Modified 'stealth' virus could fight advanced cancers

It can slip past the immune system defense that prevent treatment.

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Engineered 'stealth' adenovirus for fighting metastatic cancer
Phoebe Stewart

Scientists have long explored using viruses to fight cancer, but that doesn’t work well for metastatic cancers (that is, those that have spread beyond the primary site) when your immune system will quickly neuter perceived threats. There might, however, be a solution. A team of Case Western Reserve and Emory researchers has modified human adenovirus to create a “stealth” weapon against metastatic cancers. Key mutations and protein changes reduce the chances of the immune system deactivating the virus, trapping it in the liver or producing a dangerous inflammatory reaction.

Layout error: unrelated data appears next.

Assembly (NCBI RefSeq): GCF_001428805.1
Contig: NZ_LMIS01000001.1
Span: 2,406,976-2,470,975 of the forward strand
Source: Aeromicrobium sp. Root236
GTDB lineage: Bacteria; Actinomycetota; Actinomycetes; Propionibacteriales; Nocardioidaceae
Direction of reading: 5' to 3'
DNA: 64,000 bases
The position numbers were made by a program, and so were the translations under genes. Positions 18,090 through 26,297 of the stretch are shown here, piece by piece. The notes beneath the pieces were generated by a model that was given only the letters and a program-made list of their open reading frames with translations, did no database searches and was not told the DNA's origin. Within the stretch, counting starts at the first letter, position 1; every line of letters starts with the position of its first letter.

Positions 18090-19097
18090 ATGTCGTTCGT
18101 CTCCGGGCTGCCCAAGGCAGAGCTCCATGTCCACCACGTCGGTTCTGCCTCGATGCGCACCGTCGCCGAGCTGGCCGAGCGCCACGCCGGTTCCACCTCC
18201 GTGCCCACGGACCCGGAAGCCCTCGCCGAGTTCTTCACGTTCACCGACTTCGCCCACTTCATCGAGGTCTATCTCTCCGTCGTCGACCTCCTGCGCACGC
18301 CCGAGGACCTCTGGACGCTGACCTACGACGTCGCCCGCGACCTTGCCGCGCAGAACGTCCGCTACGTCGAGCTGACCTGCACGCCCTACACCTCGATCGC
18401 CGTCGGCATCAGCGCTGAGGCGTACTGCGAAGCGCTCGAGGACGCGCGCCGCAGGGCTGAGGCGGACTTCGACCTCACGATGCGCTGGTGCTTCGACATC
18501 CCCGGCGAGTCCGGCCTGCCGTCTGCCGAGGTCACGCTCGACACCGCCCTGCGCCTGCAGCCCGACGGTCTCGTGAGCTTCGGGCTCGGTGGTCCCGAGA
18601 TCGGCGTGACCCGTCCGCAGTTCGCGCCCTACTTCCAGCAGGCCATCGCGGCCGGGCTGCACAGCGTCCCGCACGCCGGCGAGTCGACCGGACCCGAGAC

The approach would not only be safer, but would spare doctors from having to deliver viruses directly to tumor sites and could treat more than just the main tumor. It could be reworked for different types of cancer and even include genes and proteins that foster cancer immunity.

The work is still early, and it wouldn’t be a surefire cure. Tests eliminated tumors in some mice with implanted human lung cancer cells, but only 35 percent appeared to be tumor-free. It could be a long time before there are practical applications, provided this moves forward. Even so, this hints at a future where doctors could at least slow late-stage cancers and buy patients valuable time.

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